How To Develop Patience In The Taxing Dating World As A 20-Something
Oh, love: Everybody wants it, many desperately.
We date avidly in the ongoing search for love. It’s such a powerful emotion; people have tried for years to understand it. There’s no reason to try, however, because there’s no way to ever get a grasp on it. Everyone has his or her way of showing love.
So, why is it so hard for us to accept it as is? Why is the dating scene so complicated? Now, I say this because the journey to love sometimes becomes one of tedious searching, endless dates, empty one-night stands and a lot of bluffing.
If you are a straight male, you likely deny even the slightest acceptance of the word. You try to act macho and put down the fact that you have a lady in your life. You admit it with complete anger that you are in love, and constantly try to appear dominant.
Then, there’s the hopeless romantic, the one who wants love so badly he thinks he is the guy every girl wants. He likes dating, freely-thinking each time, "This is the one." He works hard all of his life to be a good guy, but when things don’t work the way he planned, he’s in denial. He stays in bad relationships hoping it will just be a rough patch. Most of the time, even when it doesn’t work, and it’s obvious, he still holds on to that hope.
Girls are more in tune with these emotions, but they mostly look for it so intensely, the dominant male feels put off. Independent women are too busy to waste time trying the dating scene, since it’s not part of their plans. But they try, often leading hopeless romantics on, while looking for ambitious men.
This where the toxic cycle starts, the mismatch of personalities that happens out of the desperation of finding the right person is staggering. In big cities, the amount of broken hearts that walk beside us increases every moment.
The thing is, almost everyone wants to fall in love. Everyone wants to go home and cuddle with somebody and have somebody to lend a hand. But, that one person is not every person with whom you go out.
Not every date turns into a love story. Most people let themselves sink in a hole when all they need is to let it be. The key to finding the right person is perfectly described with one word: patience.
Oh, right! Like we haven’t heard that before. The right person is out there for you; you hear it every time you go through a break up. Every time you throw yourself in the dating sea, you come up with nothing. There are plenty of fish in the sea, but how do you fish?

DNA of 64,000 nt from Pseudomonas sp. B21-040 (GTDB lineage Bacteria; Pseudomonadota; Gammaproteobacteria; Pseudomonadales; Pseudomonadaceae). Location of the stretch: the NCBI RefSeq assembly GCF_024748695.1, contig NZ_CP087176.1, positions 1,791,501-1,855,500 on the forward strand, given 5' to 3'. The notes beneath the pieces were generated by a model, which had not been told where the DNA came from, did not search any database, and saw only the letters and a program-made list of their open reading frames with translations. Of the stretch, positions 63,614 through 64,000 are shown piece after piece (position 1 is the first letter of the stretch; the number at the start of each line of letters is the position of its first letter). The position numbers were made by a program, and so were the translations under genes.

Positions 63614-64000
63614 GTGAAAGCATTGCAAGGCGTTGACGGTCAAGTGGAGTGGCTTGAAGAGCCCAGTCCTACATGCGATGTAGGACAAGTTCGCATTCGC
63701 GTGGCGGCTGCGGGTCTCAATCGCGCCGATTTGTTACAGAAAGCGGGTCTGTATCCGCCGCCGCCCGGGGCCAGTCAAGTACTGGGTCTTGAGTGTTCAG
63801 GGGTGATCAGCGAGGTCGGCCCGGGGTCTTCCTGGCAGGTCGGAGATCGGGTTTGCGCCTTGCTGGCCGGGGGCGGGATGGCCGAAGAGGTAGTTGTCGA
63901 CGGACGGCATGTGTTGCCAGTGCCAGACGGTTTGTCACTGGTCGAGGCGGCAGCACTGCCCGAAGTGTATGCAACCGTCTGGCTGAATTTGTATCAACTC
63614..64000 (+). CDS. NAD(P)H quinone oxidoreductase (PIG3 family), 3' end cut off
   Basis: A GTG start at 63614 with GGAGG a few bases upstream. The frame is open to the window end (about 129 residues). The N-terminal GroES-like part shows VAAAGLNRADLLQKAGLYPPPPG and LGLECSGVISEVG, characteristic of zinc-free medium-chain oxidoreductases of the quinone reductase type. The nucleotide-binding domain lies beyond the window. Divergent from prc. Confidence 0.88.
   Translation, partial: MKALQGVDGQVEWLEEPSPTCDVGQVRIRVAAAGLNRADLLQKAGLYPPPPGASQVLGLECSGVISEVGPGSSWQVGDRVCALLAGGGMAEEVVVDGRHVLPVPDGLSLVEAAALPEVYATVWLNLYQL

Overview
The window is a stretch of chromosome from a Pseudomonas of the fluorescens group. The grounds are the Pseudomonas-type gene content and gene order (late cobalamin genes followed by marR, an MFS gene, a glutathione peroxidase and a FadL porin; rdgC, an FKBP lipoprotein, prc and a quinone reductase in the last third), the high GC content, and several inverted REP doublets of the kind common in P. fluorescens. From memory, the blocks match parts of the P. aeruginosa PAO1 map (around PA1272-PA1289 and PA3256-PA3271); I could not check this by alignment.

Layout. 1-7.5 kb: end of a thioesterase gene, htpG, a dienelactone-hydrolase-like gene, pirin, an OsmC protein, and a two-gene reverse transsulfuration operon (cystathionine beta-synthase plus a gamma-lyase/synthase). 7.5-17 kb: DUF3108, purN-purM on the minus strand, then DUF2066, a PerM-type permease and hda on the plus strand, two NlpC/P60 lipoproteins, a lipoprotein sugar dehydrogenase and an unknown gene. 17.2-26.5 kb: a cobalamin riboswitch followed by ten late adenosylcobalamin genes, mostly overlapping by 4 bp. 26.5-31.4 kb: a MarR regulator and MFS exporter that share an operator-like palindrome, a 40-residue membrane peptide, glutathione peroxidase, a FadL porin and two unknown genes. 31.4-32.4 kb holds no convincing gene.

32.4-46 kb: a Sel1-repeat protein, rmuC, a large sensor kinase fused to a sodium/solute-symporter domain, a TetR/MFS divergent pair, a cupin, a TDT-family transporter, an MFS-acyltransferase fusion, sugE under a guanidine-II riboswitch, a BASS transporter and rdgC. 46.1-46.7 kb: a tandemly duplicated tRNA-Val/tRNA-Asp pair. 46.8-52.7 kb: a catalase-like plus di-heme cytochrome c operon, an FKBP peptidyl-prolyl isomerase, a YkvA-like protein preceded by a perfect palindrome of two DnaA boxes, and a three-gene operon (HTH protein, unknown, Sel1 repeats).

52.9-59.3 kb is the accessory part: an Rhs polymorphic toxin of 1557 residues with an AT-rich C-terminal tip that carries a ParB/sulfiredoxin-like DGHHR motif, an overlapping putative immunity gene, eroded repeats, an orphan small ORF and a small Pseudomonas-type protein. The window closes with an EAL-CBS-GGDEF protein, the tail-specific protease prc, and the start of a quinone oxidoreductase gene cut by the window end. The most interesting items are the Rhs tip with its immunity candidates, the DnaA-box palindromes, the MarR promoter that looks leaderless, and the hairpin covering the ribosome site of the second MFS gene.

When you fish, do you desperately throw the hook at any part of the water and bring it back up right away? If you do that, you may get algae, but most likely, you’ll get nothing other than a fledgling moment of getting wet and coming back empty.
What you do is you sit and wait. Sometimes, you get fish you don’t want to keep and you set it free. You know if you wait long enough, if you have patience, your catch may be greater. Your catch might be the one of a lifetime. So, why act differently when it comes to dating?
Patience is everything, and I learned that the hard way. I was a hopeless romantic that swam with a spear trying to get the best catch. I was constantly flailing and becoming more cynical, treating people like they didn’t deserve to be treated.
I blamed my next hookup for the last one not working, till I became empty. I was in a seven-year relationship that lasted at least three years too long. The girl was wonderful, but it wasn’t the right time, and we weren’t right for each other.
Once I reached a certain age, I thought this was it. I finally broke it off and found myself in a two-year affair with my best friend who had a boyfriend at the time. Let’s just say that didn’t end well for anyone involved. I had no patience.
Once I moved to NYC, I got into a relationship with this gorgeous law student. If I thought the affair was bad, this literally destroyed my idea of love. We were on and off for the better (or worse) part of a year. I went through the "slut period" after each breakup, feeling worse and worse, while other males praised me for sticking it in anything.
I lived for that praise because somebody needed to validate what I had grown to hate. The idea of dominance left me to refuse submitting to love, and all I got was a lot of relationships that overstayed their welcome.
It was when she broke off the relationship, which I was very happy about, that I let finally myself think, “I don’t need it. It will come.” That freedom was something I never knew. I didn’t even want to sleep around; I was ready to love myself and to submit to the idea of patience.
It didn’t last long. A month later, one of my best friends and somebody I was already developing feelings for, came back from her trip to Europe. I didn’t force it; I didn’t try to make it work. It just happened.
We hung out every day until every day became connected. We started dating without even knowing it. Since the summer of 2011, we haven’t left each other's side. We are friends with each other’s friends; we like to talk and joke around, and we have our own lives outside of each other.
Once I let go of the idea of dominance and the idea of fixing broken things, I found what that powerful emotion really feels like. I had no idea because I never really felt it before this way. I had loved before, don’t get me wrong, but not like this.
Maybe I’m wrong -- I probably am -- and everybody has his or her own individual journey. What I’m here to say is that the rules you think apply to this quest, don’t. There are no rules, only emotions and reactions until something falls into place.
What I’m telling you is to have patience; believe you can be loved correctly and wait for the person who does just that. It’s okay to date, to have fun, to have heartbreaks and to cry. In the end, nothing is secure, but when you find the right person, you will know that moment has turned into a lifetime.
Photo Courtesy: Fox Searchlight Pictures/500 Days of Summer